My name is Wendy Giddens Teeter, Curator of Archaeology at the Fowler Museum at UCLA. As an archaeologist I am a Co-Director of the Pimu Catalina Island Archaeology Project (PCIAP). This blog is to document the creation of a website to present our work at Eagles Nest Hunting Lodge on Catalina Island. Aside from excavation at this historic location, our mission is to understand and protect the more than 8,000 years of cultural history on the island while working with the Gabrielino/Tongva community and local islanders. With more than 100 years of previous archaeological research, we hope to build off these undertakings and support new research projects using new methods, knowledge, and technology. Please see for further information.

Eagles Nest in the 1920s.

Eagles Nest in the 1920s.


Project Description:

Eagles Nest Hunting Lodge was built in 1896 by Joseph and Hancock Banning as a hunting camp and stagecoach stop. It has gone through many transformations as ownership of the island changed to William Wrigley in 1919 and then to the Catalina Island Conservancy in 1972. Archaeological excavations by PCIAP occurred from 2008-2014 to assist with mitigation of the California Environmental Quality Act and to further contextualize the history of the location in preparation of the lodge becoming an historical museum.

A Virtual Presence

PCIAP has unpublished data, archival photos, stories and historical items and will create a virtual exhibition and provide public access to the raw data, while also providing a summary of our findings and how it enhances understanding of three major components in the life of this building (Banning, Wrigley, Conservancy). I will be blogging about the creation of this website with the struggles and surprises that I expect it to bring.

More specifically, this digital project will create a virtual museum exhibition that allows the visitor to select a time period (1890s, 1930s, 1970s) and then explore the hunting lodge and what life was like within that temporal framework. In addition there will be an archaeological component that shows our site map (showing our excavation units) that can be clicked. Each unit will have highlighted images along with the official inventories, so that people could play with the data and make their own interpretations. This could feed into a K-12 component.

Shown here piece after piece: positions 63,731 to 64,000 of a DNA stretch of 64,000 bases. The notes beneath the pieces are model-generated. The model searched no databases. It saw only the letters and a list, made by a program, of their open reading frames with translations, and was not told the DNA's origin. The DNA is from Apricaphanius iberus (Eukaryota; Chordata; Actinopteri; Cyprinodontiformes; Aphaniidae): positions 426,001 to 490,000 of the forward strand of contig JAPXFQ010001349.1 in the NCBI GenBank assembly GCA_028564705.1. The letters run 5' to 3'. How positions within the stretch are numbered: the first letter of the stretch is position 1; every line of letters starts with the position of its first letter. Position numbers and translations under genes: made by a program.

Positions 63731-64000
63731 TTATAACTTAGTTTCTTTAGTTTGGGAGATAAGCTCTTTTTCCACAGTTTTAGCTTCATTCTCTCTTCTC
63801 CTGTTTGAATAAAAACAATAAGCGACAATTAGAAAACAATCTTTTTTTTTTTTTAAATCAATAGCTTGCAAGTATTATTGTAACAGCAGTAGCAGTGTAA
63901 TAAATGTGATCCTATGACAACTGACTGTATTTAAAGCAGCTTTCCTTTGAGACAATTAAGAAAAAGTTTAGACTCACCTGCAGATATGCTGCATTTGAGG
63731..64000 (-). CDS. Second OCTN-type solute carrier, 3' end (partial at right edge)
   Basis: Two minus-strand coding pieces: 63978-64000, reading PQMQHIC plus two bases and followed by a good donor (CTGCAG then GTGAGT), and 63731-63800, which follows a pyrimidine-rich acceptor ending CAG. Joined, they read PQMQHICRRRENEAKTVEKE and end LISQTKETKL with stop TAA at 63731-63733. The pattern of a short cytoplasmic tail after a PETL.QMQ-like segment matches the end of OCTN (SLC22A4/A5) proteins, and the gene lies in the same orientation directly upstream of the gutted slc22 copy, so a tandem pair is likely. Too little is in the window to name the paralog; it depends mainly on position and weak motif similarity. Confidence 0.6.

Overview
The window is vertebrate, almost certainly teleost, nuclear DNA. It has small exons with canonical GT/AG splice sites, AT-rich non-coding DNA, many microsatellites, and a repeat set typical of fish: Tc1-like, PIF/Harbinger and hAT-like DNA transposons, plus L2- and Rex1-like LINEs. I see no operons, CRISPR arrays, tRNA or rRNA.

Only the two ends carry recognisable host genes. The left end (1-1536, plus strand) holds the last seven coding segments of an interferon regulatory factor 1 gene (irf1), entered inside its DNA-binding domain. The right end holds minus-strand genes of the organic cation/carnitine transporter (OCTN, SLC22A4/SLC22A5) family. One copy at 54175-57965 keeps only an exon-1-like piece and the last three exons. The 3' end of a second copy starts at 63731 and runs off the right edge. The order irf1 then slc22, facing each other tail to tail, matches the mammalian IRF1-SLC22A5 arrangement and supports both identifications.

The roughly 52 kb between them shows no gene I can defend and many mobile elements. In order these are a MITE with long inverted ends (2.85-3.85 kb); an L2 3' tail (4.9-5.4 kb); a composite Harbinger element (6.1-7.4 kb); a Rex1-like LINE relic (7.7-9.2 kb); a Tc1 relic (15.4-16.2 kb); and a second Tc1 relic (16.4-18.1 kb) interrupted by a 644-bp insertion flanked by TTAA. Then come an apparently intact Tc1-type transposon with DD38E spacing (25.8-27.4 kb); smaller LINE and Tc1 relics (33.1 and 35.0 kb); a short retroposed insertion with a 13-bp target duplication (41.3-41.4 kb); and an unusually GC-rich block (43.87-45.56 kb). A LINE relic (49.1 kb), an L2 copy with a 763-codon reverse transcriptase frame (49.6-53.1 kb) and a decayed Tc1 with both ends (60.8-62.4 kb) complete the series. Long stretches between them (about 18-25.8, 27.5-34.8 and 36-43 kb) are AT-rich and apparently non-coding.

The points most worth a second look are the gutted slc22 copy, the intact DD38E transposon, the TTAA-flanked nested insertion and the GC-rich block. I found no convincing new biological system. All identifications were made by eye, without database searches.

There are three thousand people that live on Catalina Island and more than a million visitors yearly. Many of these islanders and visitors are multi-generational and have specific memories of Eagles Nest either as a holiday location, hunting area, or as a tourist stop where they received lemonade/coffee and cookies. Inland island tours still stop here generating a great deal of interest into its history, although there is currently no information that focuses on the history of the Eagles Nest Hunting Lodge and how it exemplifies the vision each land owner had for the island.


The Pimu Catalina Island Archaeology Project (PCIAP) has never worked on its own. It is with  generous support and assistance of many people that the project continues to be so successful.  Excavations at Eagles Nest have been through field courses sponsored by UCLA Cotsen Institute of Archaeology, UCLA Law School’s Tribal Learning Community and Educational Exchange, Institute for Field Research, and CSUN Anthropology. Our permit is from the Catalina Island Conservancy. Ongoing support is being given by the Catalina Island Museum, Fowler Museum at UCLA, USC Archaeology, USC Spatial Sciences, USC Environmental Studies & Wrigley Marine Institute, and the City of Avalon.